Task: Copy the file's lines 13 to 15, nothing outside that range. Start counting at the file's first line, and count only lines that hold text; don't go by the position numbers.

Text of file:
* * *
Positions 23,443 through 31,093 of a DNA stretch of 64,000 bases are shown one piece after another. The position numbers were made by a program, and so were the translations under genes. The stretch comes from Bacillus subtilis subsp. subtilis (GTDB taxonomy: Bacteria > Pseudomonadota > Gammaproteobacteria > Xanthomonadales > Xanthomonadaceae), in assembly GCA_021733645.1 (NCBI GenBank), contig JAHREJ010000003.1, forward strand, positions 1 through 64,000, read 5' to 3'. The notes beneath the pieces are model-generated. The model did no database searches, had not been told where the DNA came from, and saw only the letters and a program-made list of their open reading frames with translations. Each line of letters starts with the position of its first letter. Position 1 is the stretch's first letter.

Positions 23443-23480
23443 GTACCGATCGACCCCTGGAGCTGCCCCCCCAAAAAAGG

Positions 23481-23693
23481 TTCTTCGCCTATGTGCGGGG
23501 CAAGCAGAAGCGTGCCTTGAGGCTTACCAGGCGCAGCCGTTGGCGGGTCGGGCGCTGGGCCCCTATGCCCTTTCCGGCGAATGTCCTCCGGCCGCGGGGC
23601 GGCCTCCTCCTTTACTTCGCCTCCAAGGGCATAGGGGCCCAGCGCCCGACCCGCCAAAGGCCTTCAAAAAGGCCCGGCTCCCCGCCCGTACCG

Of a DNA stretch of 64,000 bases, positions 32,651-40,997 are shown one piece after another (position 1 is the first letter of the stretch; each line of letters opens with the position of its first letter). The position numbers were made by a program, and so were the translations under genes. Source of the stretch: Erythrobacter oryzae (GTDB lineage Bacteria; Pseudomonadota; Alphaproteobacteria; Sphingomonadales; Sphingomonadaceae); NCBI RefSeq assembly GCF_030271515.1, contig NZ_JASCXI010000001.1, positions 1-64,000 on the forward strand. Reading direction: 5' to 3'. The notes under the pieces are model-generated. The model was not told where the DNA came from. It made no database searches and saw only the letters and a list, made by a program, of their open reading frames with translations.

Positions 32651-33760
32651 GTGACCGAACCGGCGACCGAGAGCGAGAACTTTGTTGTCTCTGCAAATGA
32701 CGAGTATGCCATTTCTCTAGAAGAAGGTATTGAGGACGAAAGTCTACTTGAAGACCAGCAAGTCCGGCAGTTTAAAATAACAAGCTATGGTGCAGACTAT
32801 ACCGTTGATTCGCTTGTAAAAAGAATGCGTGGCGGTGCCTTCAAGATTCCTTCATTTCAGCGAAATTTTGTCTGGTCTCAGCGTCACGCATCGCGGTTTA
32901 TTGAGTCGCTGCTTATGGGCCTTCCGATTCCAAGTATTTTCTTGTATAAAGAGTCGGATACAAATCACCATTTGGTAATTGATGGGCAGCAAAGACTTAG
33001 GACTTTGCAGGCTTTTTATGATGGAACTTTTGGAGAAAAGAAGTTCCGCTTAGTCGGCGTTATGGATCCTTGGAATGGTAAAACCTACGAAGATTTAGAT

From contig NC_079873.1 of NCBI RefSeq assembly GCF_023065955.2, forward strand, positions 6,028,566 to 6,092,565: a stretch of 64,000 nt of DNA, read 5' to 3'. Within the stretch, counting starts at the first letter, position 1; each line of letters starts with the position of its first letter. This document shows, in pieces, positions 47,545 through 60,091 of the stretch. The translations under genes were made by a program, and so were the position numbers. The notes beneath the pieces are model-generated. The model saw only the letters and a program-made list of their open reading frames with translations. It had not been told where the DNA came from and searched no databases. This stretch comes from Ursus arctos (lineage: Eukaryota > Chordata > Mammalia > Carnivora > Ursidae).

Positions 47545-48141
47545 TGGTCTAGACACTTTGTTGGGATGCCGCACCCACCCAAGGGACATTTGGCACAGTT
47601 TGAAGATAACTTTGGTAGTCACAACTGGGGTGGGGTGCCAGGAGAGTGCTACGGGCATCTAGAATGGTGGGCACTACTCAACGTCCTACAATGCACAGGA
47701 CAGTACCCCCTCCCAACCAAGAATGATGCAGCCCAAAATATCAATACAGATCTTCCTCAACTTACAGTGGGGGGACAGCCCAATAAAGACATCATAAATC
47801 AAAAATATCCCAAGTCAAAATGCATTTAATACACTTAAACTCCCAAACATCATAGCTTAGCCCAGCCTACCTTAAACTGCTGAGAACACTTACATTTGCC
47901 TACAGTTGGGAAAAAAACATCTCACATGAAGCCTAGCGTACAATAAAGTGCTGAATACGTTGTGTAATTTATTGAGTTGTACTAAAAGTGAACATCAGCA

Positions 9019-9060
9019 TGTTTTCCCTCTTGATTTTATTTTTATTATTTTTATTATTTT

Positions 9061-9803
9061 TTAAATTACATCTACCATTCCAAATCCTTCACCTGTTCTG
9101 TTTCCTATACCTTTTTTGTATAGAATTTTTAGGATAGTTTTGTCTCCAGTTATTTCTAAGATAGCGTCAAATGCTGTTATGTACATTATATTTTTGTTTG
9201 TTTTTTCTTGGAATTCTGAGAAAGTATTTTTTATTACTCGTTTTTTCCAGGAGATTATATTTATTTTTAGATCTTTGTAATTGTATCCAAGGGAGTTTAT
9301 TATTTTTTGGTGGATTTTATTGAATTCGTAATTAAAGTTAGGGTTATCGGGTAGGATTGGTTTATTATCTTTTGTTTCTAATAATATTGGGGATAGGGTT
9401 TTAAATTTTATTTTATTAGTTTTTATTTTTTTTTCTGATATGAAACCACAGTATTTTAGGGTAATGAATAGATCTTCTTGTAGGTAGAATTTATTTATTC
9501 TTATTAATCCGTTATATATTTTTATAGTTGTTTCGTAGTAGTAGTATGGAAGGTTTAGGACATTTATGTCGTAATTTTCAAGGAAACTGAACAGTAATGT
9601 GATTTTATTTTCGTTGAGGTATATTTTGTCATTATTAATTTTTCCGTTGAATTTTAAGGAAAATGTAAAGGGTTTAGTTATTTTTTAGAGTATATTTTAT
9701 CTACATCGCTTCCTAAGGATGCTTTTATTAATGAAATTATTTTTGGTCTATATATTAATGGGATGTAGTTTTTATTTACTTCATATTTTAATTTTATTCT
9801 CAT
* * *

32901 TTGAGTCGCTGCTTATGGGCCTTCCGATTCCAAGTATTTTCTTGTATAAAGAGTCGGATACAAATCACCATTTGGTAATTGATGGGCAGCAAAGACTTAG
33001 GACTTTGCAGGCTTTTTATGATGGAACTTTTGGAGAAAAGAAGTTCCGCTTAGTCGGCGTTATGGATCCTTGGAATGGTAAAACCTACGAAGATTTAGAT

From contig NC_079873.1 of NCBI RefSeq assembly GCF_023065955.2, forward strand, positions 6,028,566 to 6,092,565: a stretch of 64,000 nt of DNA, read 5' to 3'. Within the stretch, counting starts at the first letter, position 1; each line of letters starts with the position of its first letter. This document shows, in pieces, positions 47,545 through 60,091 of the stretch. The translations under genes were made by a program, and so were the position numbers. The notes beneath the pieces are model-generated. The model saw only the letters and a program-made list of their open reading frames with translations. It had not been told where the DNA came from and searched no databases. This stretch comes from Ursus arctos (lineage: Eukaryota > Chordata > Mammalia > Carnivora > Ursidae).